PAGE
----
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(GORAN TOMASEVIC)
(GORAN TOMASEVIC)

Globe Editorial

Mubarak doesn't get it Add to ...

Public order in Egypt - the watchword and raison d'être of Hosni Mubarak - is crumbling, after a day of mass protest and a night of defiance of a national curfew. The protesters' grievances have focused on Mr. Mubarak, and they will not go away with the sacrifice of his hand-picked Prime Minister. However it organizes itself in this volatile time, the regime needs to respond with an end to the emergency law and with greater freedom, including truly democratic reforms.

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The abdication of leadership was shameful and total. Ludicrously, Mr. Mubarak took credit for the protests, saying the freedoms he allowed made them possible, despite laws that prohibit such assembly, and a record of suppression of organized political parties demonstrated as recently as this November's parliamentary elections. He presented himself as a pharaoh figure, as the only possible, legitimate ruler of Egypt, standing above the unseemly conduct of his government. He proposed no new meaningful reforms or plans for a democratic succession.

Mr. Mubarak is apparently counting on an old assumption - that Egyptians are fundamentally passive, bowing to unchallenged authority if that authority can buy quiescence by keeping prices low for such staples as food and gas. Surely events have proved such a posture inadvisable.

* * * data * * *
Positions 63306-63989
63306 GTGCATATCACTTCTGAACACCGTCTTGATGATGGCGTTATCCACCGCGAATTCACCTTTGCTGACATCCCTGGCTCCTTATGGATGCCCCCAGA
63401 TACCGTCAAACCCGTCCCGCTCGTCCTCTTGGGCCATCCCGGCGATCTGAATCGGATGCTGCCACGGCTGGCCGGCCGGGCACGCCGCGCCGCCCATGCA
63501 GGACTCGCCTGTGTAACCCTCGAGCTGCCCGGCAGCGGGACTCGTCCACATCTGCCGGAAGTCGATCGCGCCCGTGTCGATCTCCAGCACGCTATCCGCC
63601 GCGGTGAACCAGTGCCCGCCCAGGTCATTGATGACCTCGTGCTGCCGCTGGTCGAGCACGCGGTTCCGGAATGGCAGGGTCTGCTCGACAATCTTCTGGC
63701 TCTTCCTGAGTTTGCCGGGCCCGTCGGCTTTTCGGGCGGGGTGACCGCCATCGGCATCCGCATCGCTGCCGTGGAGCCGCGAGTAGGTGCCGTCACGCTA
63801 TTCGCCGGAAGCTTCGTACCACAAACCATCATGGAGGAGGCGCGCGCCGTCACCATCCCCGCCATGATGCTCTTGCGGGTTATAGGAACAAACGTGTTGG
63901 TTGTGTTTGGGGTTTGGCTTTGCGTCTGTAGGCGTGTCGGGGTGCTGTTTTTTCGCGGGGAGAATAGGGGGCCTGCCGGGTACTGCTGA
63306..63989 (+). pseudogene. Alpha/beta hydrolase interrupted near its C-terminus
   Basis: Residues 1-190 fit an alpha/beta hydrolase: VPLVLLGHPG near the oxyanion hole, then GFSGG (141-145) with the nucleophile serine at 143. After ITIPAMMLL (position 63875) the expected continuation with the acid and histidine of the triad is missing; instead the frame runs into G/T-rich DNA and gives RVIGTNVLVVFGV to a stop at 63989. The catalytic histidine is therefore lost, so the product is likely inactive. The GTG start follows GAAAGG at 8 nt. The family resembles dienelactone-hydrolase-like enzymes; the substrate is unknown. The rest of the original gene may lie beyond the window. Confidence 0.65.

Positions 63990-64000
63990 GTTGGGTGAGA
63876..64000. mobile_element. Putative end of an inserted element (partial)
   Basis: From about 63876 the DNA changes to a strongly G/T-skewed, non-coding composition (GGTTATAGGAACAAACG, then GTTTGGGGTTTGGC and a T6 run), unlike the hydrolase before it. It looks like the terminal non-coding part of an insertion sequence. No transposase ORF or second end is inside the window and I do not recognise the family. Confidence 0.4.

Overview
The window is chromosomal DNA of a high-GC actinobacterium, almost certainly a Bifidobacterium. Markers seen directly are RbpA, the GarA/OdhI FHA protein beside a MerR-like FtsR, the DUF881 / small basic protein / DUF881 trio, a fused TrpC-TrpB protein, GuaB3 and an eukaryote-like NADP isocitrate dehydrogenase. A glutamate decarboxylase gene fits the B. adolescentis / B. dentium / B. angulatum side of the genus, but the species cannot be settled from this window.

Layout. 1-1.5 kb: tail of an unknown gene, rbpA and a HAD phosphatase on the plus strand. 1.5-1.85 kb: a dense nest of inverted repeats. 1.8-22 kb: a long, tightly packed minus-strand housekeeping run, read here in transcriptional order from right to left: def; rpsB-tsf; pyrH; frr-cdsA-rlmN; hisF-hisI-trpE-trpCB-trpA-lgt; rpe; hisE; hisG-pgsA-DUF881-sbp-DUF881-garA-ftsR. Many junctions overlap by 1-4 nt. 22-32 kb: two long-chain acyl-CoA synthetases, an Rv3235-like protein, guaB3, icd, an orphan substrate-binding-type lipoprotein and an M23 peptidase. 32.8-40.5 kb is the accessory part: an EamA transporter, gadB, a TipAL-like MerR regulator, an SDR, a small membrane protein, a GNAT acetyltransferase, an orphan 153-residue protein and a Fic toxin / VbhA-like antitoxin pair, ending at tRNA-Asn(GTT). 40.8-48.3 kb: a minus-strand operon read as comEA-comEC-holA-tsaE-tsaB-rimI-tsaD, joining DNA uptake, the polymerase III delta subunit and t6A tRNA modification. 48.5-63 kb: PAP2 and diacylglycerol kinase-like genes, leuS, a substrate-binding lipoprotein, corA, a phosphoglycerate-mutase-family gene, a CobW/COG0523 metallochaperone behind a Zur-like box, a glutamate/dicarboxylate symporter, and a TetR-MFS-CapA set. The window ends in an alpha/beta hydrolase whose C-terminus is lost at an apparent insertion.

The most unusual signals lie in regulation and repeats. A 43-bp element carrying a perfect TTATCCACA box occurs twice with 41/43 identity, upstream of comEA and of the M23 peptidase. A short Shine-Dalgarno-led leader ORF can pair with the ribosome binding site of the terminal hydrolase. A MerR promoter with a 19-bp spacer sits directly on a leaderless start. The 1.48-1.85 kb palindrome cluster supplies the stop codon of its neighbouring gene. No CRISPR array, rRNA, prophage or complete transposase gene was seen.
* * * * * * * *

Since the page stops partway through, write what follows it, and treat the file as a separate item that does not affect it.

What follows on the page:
These protests were different from the proto-democratic movements of Egypt's recent past, which rarely registered more than a thousand protesters. The turnout on Friday was in the tens of thousands. Women joined in surprising numbers. It will be a great challenge for any regime to completely bottle up the popular sentiment - both frustration and hope - that has been unleashed.

Egypt matters because it is the Arab world's largest country, its cultural and geopolitical heart, and an essential bulwark that allows for Israel's continued peaceful existence and for a taming of radical Islamism. Not only do its people deserve a peaceful, orderly transition to democracy; its allies must insist on it. And if Tunisians help to inspire the Egyptians, Egyptians could provide an incalculable inspiration to the rest of the Arab world.

There are many minefields ahead, as opportunistic radicals and religious hardliners will seek to tap into these largely leaderless movements for illiberal purposes.

Egyptians, however, are already showing a patriotic resilience. According to reports last night, the headquarters of the ruling National Democratic Party were torched and ransacked. But the nearby Museum of Egyptian Antiquities was surrounded by protesters, as they sought to protect its contents.

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